Last night, I saw that the newly-renovated and re-opened Parkway Film Center in Baltimore was going to be showing David Lynch's Eraserhead, a film I have never seen all the way through. I had previously begun watching it when it was available on Netflix or one of the various streaming platforms, but found that the small-screen format made it difficult to immerse myself in the alternate universe that Lynch creates.
Seeing it on the big screen, in a new 4K digital restoration, sounded more like the proper way to experience this film, which has such a devoted following that I have to confess I wondered if it would be able to live up the hype I've heard surrounding it for so long.
I arrived at the Parkway just in time for the 9:45 show on Saturday night, which these days is about as close to a "midnight movie" screening as you're going to find in the area. I purchased my ticket at the counter, and took my seat inside Theater 1, the largest of the three theaters at the Parkway.
Finally seeing Eraserhead, I can understand its appeal to those looking for something different, for viewers interested in alternative possibilities for narrative cinema. Lynch creates a surreal hallucination following a night in the life of a young man who experiences a strange series of events after being left to tend after his newborn "baby", filled with nightmarish imagery, and a surprising number of moments of real humor. It fits well with the kind of uncanny cinematic universe that Lynch has created in other films, though it is perhaps less even, less consistent than his mature films. Here, the moments of self-conscious "strangeness" stand out a little too sharply. But Lynch still conjures up a real sense of dread and unease, masterfully demonstrating early on the hallmarks of his mature cinematic style.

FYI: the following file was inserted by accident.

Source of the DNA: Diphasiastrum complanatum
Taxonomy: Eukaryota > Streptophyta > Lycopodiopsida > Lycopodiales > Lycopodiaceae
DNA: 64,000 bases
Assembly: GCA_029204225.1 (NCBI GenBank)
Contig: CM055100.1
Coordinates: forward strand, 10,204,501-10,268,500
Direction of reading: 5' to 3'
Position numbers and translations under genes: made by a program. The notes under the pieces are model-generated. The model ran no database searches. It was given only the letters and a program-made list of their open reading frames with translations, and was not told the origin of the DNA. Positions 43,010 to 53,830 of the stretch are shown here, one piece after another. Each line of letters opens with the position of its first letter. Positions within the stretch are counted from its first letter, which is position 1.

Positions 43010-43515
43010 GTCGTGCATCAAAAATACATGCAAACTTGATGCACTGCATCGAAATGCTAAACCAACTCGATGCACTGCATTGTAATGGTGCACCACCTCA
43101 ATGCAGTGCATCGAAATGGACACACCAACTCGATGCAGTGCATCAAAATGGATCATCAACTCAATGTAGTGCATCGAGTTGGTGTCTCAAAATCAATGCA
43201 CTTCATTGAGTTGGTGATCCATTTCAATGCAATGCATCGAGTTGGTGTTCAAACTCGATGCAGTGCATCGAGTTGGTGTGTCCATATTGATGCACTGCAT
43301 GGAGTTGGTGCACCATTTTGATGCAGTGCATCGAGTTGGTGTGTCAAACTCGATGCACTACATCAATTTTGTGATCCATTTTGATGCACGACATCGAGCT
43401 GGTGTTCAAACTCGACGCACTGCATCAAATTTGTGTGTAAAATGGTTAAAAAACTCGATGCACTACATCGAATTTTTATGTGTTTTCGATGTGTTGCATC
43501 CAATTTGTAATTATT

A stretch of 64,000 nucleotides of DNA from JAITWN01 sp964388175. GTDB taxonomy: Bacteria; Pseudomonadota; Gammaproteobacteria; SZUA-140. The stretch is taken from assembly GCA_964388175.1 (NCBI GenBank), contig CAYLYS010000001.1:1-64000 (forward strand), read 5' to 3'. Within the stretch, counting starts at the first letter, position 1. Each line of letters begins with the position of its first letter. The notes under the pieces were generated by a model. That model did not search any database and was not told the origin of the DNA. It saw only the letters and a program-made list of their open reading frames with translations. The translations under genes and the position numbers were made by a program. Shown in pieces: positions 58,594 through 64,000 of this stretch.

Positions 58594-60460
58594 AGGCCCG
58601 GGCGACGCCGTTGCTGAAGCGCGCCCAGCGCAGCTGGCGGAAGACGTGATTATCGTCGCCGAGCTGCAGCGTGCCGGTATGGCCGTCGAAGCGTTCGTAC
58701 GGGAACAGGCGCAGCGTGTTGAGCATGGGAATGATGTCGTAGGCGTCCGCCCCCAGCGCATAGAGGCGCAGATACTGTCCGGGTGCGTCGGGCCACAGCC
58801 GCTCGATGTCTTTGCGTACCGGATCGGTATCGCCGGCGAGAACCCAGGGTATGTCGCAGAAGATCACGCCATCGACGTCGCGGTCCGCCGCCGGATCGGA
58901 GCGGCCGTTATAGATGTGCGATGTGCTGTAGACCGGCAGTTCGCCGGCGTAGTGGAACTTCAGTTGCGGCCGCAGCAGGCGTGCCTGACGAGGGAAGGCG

I am glad that I finally saw Eraserhead, and under good conditions, because it really is a unique and highly original film that retains its power even after inspiring many imitations, and it's still exciting to see the movie that heralded David Lynch as a major new filmmaking force at the time of its release.